Prostate cancer

When abnormal cells grow in the prostrate, the male reproductive organ, it turns into prostate cancer. Prostate cancer treatments include surgery, radiation therapy, bone-directed treatment, chemotherapy, hormone therapy, cryotherapy and more. Before prostate cancer treatment, it is essential for you to have an extensive consultation with your doctor to understand which type of treatment is the right for you and why.

Destination & Price

Time Required

20 days in India (Variable)

Prostate cancer is a walnut-shaped gland where abnormal cells grow and become cancerous. Only male become victims of prostate cancer. The initial stage of prostate cancer is confined to the gland that can be treated successfully, but aggressive cancers have the chance to spread rapidly outside the gland to other parts of the body.

The actual cause of prostate cancer is still not known, but doctors refer to reasons like old age, obesity, family history of prostate cancer, ethnic groups (African descent and African-Carribean descent), diet (calcium rich diet) and exercises (men who regularly exercises) for the cancer.

If you notice these symptoms of prostate cancer, you should refer to the doctor:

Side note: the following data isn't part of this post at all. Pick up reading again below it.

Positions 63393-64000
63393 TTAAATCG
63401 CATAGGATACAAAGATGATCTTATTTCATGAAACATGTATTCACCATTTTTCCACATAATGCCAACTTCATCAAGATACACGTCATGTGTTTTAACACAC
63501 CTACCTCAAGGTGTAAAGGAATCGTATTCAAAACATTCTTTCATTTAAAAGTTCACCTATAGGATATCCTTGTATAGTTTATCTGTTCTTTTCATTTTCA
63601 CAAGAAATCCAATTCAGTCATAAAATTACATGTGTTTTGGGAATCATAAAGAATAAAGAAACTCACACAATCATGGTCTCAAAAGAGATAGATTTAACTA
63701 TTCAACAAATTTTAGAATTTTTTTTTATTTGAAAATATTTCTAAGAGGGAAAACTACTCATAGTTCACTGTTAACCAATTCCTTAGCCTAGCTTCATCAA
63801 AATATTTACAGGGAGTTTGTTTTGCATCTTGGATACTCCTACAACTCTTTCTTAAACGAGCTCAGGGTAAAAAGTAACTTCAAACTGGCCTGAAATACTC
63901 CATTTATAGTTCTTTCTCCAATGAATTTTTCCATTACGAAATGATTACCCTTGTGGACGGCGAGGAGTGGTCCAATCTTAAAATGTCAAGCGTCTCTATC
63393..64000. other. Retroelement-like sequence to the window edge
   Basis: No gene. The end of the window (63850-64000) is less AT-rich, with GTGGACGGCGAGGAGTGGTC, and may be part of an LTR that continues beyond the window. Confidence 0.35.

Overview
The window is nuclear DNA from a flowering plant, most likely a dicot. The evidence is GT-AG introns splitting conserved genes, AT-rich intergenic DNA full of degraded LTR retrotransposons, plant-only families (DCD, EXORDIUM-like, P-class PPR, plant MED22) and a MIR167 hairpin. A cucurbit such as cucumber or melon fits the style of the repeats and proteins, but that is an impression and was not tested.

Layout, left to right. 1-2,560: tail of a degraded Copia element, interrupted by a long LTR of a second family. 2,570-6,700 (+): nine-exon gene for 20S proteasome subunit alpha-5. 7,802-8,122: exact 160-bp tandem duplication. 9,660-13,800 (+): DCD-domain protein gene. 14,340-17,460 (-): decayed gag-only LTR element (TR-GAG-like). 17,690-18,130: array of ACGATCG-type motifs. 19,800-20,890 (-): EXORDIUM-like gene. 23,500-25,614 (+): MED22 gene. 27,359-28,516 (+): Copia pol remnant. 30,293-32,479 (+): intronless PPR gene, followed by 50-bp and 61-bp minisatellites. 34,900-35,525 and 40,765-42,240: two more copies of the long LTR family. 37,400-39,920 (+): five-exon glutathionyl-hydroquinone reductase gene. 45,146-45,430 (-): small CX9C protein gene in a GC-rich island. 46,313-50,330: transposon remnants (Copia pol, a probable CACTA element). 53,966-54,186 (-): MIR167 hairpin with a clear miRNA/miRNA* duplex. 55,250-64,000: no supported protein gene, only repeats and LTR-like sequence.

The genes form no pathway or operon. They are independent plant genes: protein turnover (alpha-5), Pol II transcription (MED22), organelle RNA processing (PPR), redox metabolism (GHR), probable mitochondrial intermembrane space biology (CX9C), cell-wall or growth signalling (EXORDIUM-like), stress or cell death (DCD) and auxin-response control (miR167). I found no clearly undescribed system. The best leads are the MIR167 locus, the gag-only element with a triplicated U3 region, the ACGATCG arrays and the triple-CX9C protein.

• blood in semen,
  • trouble urinating,
  • decreased force in urine,
  • erectile dysfunction,
  • bone pain and
  • discomfort in your pelvic area.

Certain tests and screening procedures help to diagnose prostate cancer. Some of these tests include digital rectal exam, prostate specific antigen test (PSA), ultrasound, biopsy of sample tissues, bone scan, computerized tomography, positron emission tomography and magnetic resonance imaging.

Digital rectal exam uses a lubricated, gloved finger to examine the prostate attached to the rectum to check for any abnormalities in size, shape, texture of the gland. For a PSA test, the doctor examines your blood for higher level of PSA. To ensure further examination, doctors may use ultrasound technique that uses a probe, the size and shape of a cigar inserted into the rectum for producing sound waves to help create a clearer picture of your prostate gland.

If initial results show signs of prostate cancer, doctors collect samples of tissues from the prostate gland that is sent to the laboratory for examination. The type of treatments is evaluated by the stage of the disease.

In stage I, the cancer is confined to the prostate gland, while in the advanced stages like stage III and IV, the cancer has spread into other organs, like the lymph nodes, bladder, lungs, bones, and other organs. The treatment options for prostate cancer include surgery, radiation therapy, cryotherapy, hormone therapy, chemotherapy, vaccine treatment, etc. Before prostate cancer treatment, your doctor may want to conduct certain tests and give you some time to prepare.

  • Before surgery of prostate cancer treatment, you doctor may want to do some tests, including cytoscopy that uses a visual scope inserted into the body to examine the bladder and urethra. This helps the doctor check your prostate and also your urinary system. Some blood tests may also be done if required.